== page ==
I wish, for the sake of the discussion, I could tell you that my daily schedule is as follows:
5:00am: Wake up. Hike to a neighboring mountain summit where I write by hand for seven hours with nothing but trees and lakes and triple rainbows in view.
Noon: Return to an empty house where I eat my lunch while reading Dickinson and Thoreau. I occasionally chuckle to myself, marveling at their ability to create in isolation.
3:00pm: Hike to a neighboring stream where I write until dinner, at which point I catch fish with a fishing pole made out of a beech tree branch, loose thread unraveling from the inseam of my jeans and a paperclip.
8:00pm: After contemplating the sunset and the numerous constellations for which I have made up names, I go to sleep and dream about the next great novel I will write.
But a wonderful wife, four fun kids with their baseball and their ballet, friends, and church keep me from becoming a recluse. Also to my disadvantage: the fact that I have no paperclips in the house.
There is something idealistic about the artist creating alone. Perhaps this stereotype is what fuels my muse so strongly late at night, when the house is quiet, when everyone is sleeping, and for the first time all day the only thing I can hear are the voices in my head.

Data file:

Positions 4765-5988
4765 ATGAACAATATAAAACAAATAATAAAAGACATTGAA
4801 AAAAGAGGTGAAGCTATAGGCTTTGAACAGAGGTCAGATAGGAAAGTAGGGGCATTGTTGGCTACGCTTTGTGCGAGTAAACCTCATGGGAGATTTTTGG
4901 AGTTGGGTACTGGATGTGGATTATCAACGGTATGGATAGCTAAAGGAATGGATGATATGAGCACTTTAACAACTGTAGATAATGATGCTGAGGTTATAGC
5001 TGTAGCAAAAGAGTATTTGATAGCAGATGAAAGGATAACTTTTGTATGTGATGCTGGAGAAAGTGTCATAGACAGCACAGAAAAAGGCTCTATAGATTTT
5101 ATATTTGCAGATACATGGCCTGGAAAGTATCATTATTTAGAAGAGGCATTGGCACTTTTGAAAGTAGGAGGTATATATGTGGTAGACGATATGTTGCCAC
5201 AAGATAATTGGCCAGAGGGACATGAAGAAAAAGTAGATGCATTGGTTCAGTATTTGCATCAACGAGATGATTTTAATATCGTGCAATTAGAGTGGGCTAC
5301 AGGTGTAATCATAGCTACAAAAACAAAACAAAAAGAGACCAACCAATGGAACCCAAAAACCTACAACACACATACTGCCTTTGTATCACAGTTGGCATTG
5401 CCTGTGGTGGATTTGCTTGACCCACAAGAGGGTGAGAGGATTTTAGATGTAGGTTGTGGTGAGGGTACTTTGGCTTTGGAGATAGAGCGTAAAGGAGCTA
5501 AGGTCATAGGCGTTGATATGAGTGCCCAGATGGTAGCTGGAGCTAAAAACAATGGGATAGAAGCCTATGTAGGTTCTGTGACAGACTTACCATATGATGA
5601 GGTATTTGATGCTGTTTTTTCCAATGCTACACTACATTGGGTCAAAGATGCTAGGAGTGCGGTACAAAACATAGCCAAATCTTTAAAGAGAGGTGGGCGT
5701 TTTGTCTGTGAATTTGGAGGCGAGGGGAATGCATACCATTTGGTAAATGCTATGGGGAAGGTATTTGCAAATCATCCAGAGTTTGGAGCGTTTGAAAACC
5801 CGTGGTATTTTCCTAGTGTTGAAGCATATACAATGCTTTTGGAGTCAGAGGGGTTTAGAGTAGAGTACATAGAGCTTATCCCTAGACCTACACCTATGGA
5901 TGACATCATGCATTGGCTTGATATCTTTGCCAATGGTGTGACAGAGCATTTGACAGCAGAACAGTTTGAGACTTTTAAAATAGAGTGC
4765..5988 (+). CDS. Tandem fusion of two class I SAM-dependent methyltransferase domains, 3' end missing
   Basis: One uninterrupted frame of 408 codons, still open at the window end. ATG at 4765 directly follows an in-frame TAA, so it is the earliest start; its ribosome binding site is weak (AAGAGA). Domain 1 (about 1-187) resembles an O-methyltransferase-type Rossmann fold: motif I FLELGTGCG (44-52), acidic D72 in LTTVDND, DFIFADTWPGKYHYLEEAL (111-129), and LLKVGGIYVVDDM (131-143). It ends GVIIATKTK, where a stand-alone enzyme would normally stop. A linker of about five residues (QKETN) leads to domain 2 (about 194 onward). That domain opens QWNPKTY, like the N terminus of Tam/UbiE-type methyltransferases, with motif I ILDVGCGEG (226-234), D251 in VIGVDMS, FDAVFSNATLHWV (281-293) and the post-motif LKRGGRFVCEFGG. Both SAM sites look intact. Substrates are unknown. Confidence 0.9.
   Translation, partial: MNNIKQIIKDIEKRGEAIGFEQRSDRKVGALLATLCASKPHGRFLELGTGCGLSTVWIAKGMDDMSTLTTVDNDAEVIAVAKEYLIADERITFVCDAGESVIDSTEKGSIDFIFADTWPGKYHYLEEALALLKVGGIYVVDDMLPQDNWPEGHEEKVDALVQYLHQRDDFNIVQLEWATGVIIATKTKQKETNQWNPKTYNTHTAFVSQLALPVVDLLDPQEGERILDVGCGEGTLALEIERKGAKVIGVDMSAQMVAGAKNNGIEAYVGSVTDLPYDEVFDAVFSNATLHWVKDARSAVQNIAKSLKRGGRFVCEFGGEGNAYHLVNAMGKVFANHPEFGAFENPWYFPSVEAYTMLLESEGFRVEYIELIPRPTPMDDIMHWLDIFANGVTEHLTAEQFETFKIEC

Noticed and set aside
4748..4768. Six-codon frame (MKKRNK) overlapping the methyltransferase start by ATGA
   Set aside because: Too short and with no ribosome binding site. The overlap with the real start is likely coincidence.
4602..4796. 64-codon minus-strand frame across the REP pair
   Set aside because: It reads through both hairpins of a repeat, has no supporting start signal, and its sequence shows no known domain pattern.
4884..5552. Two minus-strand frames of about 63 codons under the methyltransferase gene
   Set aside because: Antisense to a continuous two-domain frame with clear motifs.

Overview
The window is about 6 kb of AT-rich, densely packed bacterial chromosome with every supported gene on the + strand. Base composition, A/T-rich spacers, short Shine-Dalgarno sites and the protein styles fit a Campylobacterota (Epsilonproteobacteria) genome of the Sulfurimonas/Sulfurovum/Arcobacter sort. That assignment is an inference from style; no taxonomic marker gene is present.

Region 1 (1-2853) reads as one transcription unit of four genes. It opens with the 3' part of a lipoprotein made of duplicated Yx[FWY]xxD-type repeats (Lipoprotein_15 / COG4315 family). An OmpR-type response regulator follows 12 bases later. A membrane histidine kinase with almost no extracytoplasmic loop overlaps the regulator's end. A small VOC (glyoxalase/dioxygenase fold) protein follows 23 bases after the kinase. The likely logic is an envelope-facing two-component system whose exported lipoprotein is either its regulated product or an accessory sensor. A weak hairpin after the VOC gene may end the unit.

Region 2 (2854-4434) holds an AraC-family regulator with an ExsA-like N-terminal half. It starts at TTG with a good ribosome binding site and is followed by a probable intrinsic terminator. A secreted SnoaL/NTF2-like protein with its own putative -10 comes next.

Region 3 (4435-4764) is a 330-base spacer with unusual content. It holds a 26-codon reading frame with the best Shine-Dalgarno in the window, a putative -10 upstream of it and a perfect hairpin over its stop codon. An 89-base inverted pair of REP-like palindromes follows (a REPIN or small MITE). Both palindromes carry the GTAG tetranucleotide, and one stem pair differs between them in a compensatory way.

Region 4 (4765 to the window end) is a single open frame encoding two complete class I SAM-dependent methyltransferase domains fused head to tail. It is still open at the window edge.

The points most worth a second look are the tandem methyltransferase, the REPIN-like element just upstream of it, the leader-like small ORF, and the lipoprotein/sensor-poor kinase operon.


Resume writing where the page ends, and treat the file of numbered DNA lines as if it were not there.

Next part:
I think I crave solitude because that’s when the production happens, that’s when the creation takes place, that’s when the part of life I enjoy nearly as much as anything else is allowed to happen. Stories are imagined and told when I am alone, not when I’m Tweeting or coaching baseball or chatting with friends at a backyard barbeque.
* * * * *
Jen’s infamous Tweet that got this discussion started went something like this:
@jenluit One can’t write (or create) without having a communal experience
I’m still not sure that I agree with that statement. “Can’t” is a word that gets my hackles up. My craving for solitude (and infamous inability to work in a team environment) reject “communal experiences.” Yet as much as it pains me to admit it, my own life seems a perfect proof of that little phrase:
In the mornings my social media exploits serve to jostle my mind into position, much like a dog’s endless turnings before finally lying down.
The beautiful feeling of solitude I get late at night would not feel so necessary if not for the days overstuffed with life.
Often, day after day of writing in solitude eventually launches me to a café where I write, absorbing Over the Rhine through my headphones, my fingers racing…and I’m surrounded by the silly, irrelevant activity of strangers.
I guess what I’m trying to say is,
I want to be alone, but on my own terms.
What about you? Solitude or community?
For part one of this
debate argument discussion, check out Jennifer Luitwieler’s “Community or Isolation”
For part two, visit Kristin Tennant at Halfway to Normal for “Living Stories Together, Writing Alone”
(Be sure to tune in here tomorrow to share your most-read blog post of May. No cash prizes this month: only fame and glory).